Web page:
I am referring to plain folk, trade unionists, human rights activists, political dissenters. These are the people that are being kidnapped and chainsawed so that US based corporations can protect profits.
Business motives indeed. Pure motives are quite rare.
So? ... We are done here, then. If you acknowledge that there were/are business interests at work, then I cannot believe you are naive enough to think that "containment" was even a concern here.
Homer's Illiad.
Are you joking?
Because condemning ourselves would be a very silly thing to do.
It's not "us." We aren't the ones doing this. Condemning the government is a necessary thing to do.
Al Quaeda is a source of disorder, while the Columbian death squads are a source of order.
Well, sorry, I'm using the US Army's definition of terrorism, not yours. If order is submission to fascism, then I suppose I have to advocate disorder.
(And some of these countries have nukes, and we definitely don't want those falling in the wrong hands)
Pfft: too late.
Is it the necessary thing? I believe so.
An idea! If we didn't create and/or fuel anti-Western sentiments, we wouldn't have to deal with them later on.
JillWell Locomotor...nothing is fair in love and war. You should realise that by now. There is no such thing as a perfect and fair world.[/quote] What does this have to do with anything? It's not as though this "fact" looms over the heads of those in Washington and periodically possesses them, forcing them to do these things. These are rational men, with clear aims, and they accept brutal means to their ends. The least we can do is accept this situation for what it is.
My question to you is.....what are you gonna do about it?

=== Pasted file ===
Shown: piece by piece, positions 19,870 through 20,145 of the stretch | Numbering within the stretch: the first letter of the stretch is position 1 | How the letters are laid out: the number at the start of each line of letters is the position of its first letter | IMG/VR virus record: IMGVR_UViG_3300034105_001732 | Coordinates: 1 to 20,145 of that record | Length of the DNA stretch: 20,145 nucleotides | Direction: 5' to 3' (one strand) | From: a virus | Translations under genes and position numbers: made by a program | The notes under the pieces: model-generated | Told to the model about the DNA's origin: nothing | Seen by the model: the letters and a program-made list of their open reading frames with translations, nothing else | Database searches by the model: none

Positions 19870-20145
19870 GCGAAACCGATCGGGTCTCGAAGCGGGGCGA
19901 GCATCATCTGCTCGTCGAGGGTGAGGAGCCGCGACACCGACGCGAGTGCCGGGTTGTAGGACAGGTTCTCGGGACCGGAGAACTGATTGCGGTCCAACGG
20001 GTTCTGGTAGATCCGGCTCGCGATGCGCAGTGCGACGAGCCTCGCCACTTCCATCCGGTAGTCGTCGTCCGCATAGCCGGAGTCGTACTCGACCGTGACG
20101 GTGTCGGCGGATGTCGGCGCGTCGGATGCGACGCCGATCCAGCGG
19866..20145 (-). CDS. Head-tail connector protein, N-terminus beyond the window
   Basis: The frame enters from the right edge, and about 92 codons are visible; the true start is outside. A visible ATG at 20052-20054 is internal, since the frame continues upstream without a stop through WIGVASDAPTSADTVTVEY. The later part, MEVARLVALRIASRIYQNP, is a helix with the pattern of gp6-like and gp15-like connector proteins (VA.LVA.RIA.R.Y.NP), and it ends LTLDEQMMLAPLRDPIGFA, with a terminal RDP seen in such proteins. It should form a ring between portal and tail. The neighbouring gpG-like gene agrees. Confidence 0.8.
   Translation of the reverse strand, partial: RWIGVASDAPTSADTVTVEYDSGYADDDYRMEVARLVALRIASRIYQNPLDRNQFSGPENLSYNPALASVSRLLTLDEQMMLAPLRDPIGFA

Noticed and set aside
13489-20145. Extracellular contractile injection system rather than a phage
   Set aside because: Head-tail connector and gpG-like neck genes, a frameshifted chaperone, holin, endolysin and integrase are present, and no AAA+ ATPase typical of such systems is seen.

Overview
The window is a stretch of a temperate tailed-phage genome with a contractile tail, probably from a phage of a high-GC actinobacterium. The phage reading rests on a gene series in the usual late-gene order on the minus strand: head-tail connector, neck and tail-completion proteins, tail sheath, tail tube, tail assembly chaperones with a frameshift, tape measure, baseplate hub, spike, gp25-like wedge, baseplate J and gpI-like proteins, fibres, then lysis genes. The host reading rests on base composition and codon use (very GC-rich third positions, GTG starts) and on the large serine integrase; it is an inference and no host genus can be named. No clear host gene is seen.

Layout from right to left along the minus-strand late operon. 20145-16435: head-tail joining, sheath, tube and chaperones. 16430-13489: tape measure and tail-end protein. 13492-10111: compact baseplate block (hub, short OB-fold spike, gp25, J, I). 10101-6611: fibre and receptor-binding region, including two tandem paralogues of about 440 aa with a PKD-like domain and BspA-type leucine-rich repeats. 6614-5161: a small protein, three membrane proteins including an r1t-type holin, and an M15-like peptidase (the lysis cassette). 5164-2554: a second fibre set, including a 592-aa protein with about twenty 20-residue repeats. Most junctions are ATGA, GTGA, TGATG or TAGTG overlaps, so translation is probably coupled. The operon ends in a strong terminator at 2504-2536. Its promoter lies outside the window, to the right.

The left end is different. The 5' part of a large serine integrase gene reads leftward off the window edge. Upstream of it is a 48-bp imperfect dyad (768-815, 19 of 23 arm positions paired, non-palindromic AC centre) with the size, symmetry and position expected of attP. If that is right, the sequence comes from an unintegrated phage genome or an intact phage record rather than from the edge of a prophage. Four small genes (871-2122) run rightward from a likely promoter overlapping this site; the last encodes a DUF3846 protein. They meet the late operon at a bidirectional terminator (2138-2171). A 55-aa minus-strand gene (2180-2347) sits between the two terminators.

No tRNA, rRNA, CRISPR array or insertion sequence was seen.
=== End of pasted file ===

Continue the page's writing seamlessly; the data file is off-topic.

Gimme a break, I'm 18. I'm just trying to educate right now. ;)

MerrickDSNo you can't call them a terrorist yet. We ( as a country ) do not do this to instill fear in other countries. We do not walk around looking to see the terror in peoples eyes because we can do it. Terrorist:a person capable of committing an act of violence to induce Terror or fear. Terrorism: the act of violence that instill terror and fear in an individual or group. The Usa has never to my knowledge just waltzed in and started killing people for the hell of it and to watch the fear pop up in the faces of people.[/quote]What the hell are you talking about? That is not terrorism. For instance: "al-Qaeda is an armed Sunni Islamist organization with the stated objective of eliminating foreign influence in Muslim countries, and reestablishing the califate."

And remember: I'm using the US Army's definition of terrorism, not yours.

We ( as a country )
I am not comdemning us. We have absolutely no influence over situations like these.
WiseBobolawl.

Well, I don't condone all the conspiracy crap. So just ignore that stuff. If you want a more "legitimate" source, I'd be happy to give some. That shouldn't be necessary though.

And: haven't you anything better to add to the discussion? Attacking irrelevencies within my sources is pointless and irritating. [quote=Bob L. Scratchy]It is not the US or any other countries business what people in that country do unless it effects the sovereignty of its neighboring countries or preforms actions constituting genocide.

Genocide: the deliberate and systematic extermination of a national, racial, political, or cultural group. Death Squads commit genocides, albeit on smaller scales than we are used to observing. Either way, it is terrorism. The US supports their actions. Logic follows: if A supports B, and B commits C, then A supports C.